"Colleen, you're body isn't a 115 pound body anymore," Lora told her.

"But that's what I weighed when I graduated from high school. I'm the same height, five foot seven, so I don't see why you say I don't have a 115 pound body."

"Come with me, and I'll show you." Lora walked her to the weight training area, a part of the gym she'd avoided. She handed Colleen a 25 pound dumbbell.

"That's pretty heavy!" Colleen said.

"I don't think you could have held it with one hand when you first came here. The upper body exercises you've been doing have improved your strength. And not just upper body, your entire body, shoulders, arms, back, glutes, thighs, and calves. Muscle mass weighs more than fat. As you've lost fat you've gained muscle mass. You've changed your 115 pound high school girl's body to a 135 pound adult woman's body. Remember that set of pictures that I insisted on taking when you started?"

Colleen laughed. "Yes. I also remember that made me think about walking right out of here and never coming back."

"Well, I want to take another set today, right now."

Lora showed her the pictures on her tablet.

"Look at your improvement!" she enthused.

"Yeah, I look good. But what about my goal?"

"Your goal has to change. At five foot seven and 135 pounds have a BMI of 21.1. That's perfect for you."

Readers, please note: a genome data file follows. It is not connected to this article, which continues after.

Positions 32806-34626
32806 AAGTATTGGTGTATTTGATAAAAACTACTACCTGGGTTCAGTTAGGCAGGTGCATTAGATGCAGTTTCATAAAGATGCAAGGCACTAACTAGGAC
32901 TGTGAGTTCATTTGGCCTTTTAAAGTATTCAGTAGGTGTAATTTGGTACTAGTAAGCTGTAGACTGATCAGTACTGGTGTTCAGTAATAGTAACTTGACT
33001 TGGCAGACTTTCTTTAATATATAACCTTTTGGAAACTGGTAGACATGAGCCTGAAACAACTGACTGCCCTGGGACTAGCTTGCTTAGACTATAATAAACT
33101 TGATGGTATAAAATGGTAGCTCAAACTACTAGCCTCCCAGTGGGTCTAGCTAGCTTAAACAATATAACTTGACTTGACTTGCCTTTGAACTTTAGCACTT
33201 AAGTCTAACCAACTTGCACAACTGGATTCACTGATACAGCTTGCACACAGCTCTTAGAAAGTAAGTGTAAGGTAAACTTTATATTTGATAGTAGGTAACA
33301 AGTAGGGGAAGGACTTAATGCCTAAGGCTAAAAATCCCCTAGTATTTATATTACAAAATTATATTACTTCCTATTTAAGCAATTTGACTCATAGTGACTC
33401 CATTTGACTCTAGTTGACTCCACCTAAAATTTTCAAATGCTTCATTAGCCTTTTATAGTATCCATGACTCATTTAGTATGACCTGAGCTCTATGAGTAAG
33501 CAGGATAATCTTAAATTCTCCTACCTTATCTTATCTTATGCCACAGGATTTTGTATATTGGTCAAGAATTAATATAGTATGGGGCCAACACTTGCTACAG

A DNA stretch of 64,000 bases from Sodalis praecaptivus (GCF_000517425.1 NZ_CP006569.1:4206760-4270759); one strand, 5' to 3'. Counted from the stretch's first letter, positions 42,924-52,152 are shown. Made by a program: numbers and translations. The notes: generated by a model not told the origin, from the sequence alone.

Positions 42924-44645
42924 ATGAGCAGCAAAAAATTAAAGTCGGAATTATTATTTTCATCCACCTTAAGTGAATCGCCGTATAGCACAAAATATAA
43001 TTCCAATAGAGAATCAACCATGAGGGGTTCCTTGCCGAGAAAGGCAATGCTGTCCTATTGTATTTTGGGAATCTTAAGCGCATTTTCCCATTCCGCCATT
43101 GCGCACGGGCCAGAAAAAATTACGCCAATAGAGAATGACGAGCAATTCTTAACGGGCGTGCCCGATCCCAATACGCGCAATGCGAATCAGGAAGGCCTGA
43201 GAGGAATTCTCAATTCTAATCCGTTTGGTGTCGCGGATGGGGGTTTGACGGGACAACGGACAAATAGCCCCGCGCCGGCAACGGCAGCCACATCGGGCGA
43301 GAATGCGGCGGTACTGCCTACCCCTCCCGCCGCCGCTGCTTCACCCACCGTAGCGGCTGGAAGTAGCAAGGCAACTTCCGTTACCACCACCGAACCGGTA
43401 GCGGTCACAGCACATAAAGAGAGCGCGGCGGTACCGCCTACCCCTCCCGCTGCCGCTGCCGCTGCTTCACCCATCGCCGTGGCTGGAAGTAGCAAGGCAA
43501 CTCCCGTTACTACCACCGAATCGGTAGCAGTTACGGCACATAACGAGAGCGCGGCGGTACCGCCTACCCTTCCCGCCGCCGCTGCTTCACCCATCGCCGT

"What's a BMI?"

"That your body mass index. It's a rough gauge of body mass versus height. It's imprecise but still gives us a good idea about your fitness. You're fit, Colleen. Be proud of what you've accomplished. And be sure to continue coming here to keep yourself fit."

"So you don't think I'll lose any more weight? My body size won't change?"

"No, you're where you should be. From now on you'll do maintenance exercises, including the treadmill and the pool."

Colleen smiled. "Okay. Then I guess it's time to go out on a shopping spree."

"You deserve it, girl. Go for it!"

Coleen knew exactly where her first stop in the mall would be. The store manager saw her come in.

"Colleen? Is that you?"

"Yes, Rebecca, this is me."

"Oh my god, you look great! What did you do?"

"I went to the gym three times a week and exercised and I stuck to a healthy diet."

Rebecca surprised Colleen by hugging her. "Can I steal you away from wherever you're working?"

"You know, I loved working here. I've been working from home, so I'd say yes, you can steal me away. When can I start?"

"Tell you what, how about right now?"

"That works for me. Now that I'm an employee, can I buy some clothes and get my employee discount?"

"First, welcome back. Second, let's go select some outfits for you. Third, you will get your employee discount. That way you can tell customers that what you're wearing is a Perfect Fit."

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I've just written this as part of the OU course.

It's my account of a real event and yet it's fiction. Like all fiction it is grounded in fact.